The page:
Cloud physical products of latest AVHRR-scenes received in Oberpfaffenhofen


The AVHRR (Advanced Very High Resolution Radiometer) sensor onboard NOAA-16 measures in six spectral bands at 0.65 µm, 0.9 µm, 1.6 µm (day only), 3.7 µm (night only), 11.3 µm and 12.3 µm. These measurements are used to determine cloud parameters and ocean temperature. The APOLLO (AVHRR Processing scheme Over cLouds, Land and Ocean) software-package is used to routinely derive cloud physical parameters from AVHRR measurements. For each pass of the satellite the program puts each AVHRR pixel into boxes labeled either cloud-free, partially cloudy, fully cloudy, or snow-covered. This is achieved by applying several threshold tests to each pixel. The result is stored in a so-called cloud-mask (a reference source), together with a mask identifying whether the pixels in the image are land or sea, and information about sun glint, solar zenith, and satellite observation angles. From these data, cloud cover can be computed for each pixel, the categories being total, thick (low, medium, high) or thin cover. In addition, cloud optical depth, cloud liquid water or ice path (vertical column content), cloud top temperature, and cloud thermal emittance can also be determined. Cloud-mask, coverage and cloud-top-temperature are shown on this page together with a color-composite and are updated daily using the latest passes as soon as a precise or automatic georeferencing is available. If the automatic georeferencing is used, this is indicated in the pass-id line together with date and time and by an empty file "....._auto_nav" in the according archives directory. Automatic georeferencing is nearly as good as precise (interactive) georeferencing in almost all passes, but sometimes failes and leads to one or even a few pixels deviation. The reason for that can be for example too much clouds in the scene so that not enough coastlines can be found.
Normally, the APOLLO products are available here within three hours at the maximum from reception of the data, i.e. in near-real time (NRT).

Note that discrimination between snow/ice and clouds is only possible in daytime-passes. In nighttime-passes most of the snow is classified as clouds and also more clouds are classified as partially cloudy than totally.
The APOLLO program can be applied to all AVHRR scenes except in polar regions in presence of the persistent temperature inversions there. APOLLO requires navigated and calibrated input data such as that achieved by applying either ESA/ESRIN's SeaSHARK program, or TeraScan. The input AVHRR-HRPT data for Europe can be obtained at DFD. AVHRR-LAC and -GAC data input is also possible. This data can be ordered for example from NOAA. APOLLO is additionally able to process the data of the ATSR-2 instrument onboard the ERS-2 satellite and will be able to process AATSR data onboard ENVISAT.

Sensor projection:

The sensor projection is the generic projection of the data. It represents the view of the sensor with optimum pixel resolution at nadir-view and decreasing resolution with increasing view-to-nadir-angle. The spatial resolution of the AVHRR instrument is 1.1 km at nadir up to about 5 km to the edges of the pass. To compare different passes or mosaic them together into one multitemporal image, they before must be remapped into a map-projection, e.g. a stereographic projection. The images shown below are a color-composite and three thematic maps of APOLLO-products together with scales explaining the color-coding.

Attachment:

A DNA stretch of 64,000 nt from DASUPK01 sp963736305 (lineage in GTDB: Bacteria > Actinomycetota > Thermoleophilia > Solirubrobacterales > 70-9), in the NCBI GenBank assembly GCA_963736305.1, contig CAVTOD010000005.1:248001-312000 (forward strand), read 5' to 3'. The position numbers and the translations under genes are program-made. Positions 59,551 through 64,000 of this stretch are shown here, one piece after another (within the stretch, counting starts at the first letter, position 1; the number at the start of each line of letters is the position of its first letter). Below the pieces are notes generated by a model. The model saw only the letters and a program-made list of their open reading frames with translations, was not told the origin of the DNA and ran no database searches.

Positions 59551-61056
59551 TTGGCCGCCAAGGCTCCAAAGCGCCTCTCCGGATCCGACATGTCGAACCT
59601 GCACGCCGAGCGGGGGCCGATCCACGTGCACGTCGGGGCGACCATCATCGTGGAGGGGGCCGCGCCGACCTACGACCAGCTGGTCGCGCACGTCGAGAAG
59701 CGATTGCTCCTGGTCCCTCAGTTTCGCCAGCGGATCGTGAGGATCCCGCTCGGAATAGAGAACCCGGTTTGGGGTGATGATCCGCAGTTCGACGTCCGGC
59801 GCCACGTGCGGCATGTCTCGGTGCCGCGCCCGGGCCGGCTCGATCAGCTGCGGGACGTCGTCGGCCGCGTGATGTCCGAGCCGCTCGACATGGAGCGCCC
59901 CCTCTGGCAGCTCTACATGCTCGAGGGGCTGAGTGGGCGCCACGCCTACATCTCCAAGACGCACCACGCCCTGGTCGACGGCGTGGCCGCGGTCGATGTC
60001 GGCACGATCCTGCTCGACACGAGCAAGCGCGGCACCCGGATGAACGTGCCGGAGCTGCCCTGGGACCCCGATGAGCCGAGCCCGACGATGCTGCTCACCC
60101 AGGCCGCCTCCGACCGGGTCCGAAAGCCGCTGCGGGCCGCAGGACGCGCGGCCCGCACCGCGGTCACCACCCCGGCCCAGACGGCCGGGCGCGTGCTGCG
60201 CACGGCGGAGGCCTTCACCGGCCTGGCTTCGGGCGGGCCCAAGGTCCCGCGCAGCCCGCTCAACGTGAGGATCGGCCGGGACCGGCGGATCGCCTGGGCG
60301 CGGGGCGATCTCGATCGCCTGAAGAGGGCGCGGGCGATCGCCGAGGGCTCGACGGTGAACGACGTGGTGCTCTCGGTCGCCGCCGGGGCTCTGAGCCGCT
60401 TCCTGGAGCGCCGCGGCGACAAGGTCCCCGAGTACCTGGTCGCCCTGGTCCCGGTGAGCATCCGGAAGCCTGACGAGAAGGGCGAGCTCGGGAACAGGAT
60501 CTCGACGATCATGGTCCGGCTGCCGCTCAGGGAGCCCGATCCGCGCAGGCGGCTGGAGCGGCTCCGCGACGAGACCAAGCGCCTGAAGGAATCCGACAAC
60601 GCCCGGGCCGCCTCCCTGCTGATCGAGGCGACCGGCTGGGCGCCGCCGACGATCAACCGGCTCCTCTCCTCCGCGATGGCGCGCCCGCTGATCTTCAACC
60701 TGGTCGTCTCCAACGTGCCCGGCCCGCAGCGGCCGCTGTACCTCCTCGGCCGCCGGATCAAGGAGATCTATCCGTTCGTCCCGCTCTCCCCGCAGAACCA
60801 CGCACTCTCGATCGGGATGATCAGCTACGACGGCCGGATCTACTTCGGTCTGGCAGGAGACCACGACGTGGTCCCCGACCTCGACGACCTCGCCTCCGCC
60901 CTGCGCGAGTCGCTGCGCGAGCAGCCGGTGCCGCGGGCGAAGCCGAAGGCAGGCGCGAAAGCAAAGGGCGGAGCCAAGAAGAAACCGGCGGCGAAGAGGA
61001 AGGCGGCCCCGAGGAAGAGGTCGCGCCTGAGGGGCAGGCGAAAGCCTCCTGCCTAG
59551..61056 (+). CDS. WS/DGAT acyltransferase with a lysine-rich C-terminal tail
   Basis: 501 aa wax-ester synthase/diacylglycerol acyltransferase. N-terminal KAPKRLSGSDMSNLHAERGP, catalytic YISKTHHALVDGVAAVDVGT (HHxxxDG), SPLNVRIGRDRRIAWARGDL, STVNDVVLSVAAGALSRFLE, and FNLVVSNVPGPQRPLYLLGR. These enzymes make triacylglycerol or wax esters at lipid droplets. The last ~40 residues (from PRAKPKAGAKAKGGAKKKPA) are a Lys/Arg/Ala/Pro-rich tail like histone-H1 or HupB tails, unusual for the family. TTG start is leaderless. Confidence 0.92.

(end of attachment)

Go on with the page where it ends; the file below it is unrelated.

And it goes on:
NOAA-19 AVHRR, 2019 Jun 24, 12:12 UT

Precipitation likelihood assessment (daytime only)

Stereographic projection:

The stereographic projection used here has its reference point at 60° north and 0° meridian. The center of the image is shifted to 48° north and 11° east for the Central Europe region and to 51° north and 10° east for the Germany region. These remapped images are not shown on this page but can be downloaded from the archives (see download paragraph).

Download images

The latest images can be downloaded from here.
Archives directories with all scenes processed so far start here.

Note: All images and content shown on this page or on sub-pages of this page are allowed to be copied for private use only. Any use for non-private or commercial purposes must be permitted by DLR under contractual rights. The image-filenames are in the format "RRSSSYYMMDDHHMM_key1_key2" where RR is the receiving site (OP=Oberpfaffenhofen, BE=Berlin), SSS is the Satellite (N16=NOAA-16), YY is the year, MM is the month, DD is the day, HH is the hour and MM is the minute of reception of the first line in UT. key1 stands for the product where "comp" is the color-composite, "cov" is the coverage, "ctt" is the cloud-top-temperature and "ext" is the color_extract of the cloud-snow-ice-mask. A product-legend is given as color-scales above on this page. key2 stands for the projection and region where "sat" resp. "sat_full" means satellite(=sensor)-projection in reduced resp. full resolution and "ster" resp. "germany_ster" means stereographic projection of Central Europe region resp. Germany. The images all have a coast-line overlay and the stereographic images additionally have political border-lines overlayed.
Please note that the full resolution images in sensor projection are large (several MB) and therefore not suitable for download with slow internet connection, e.g. 56kB modem.

Last changes: March 2nd, 2011
Author: Gerhard Gesell
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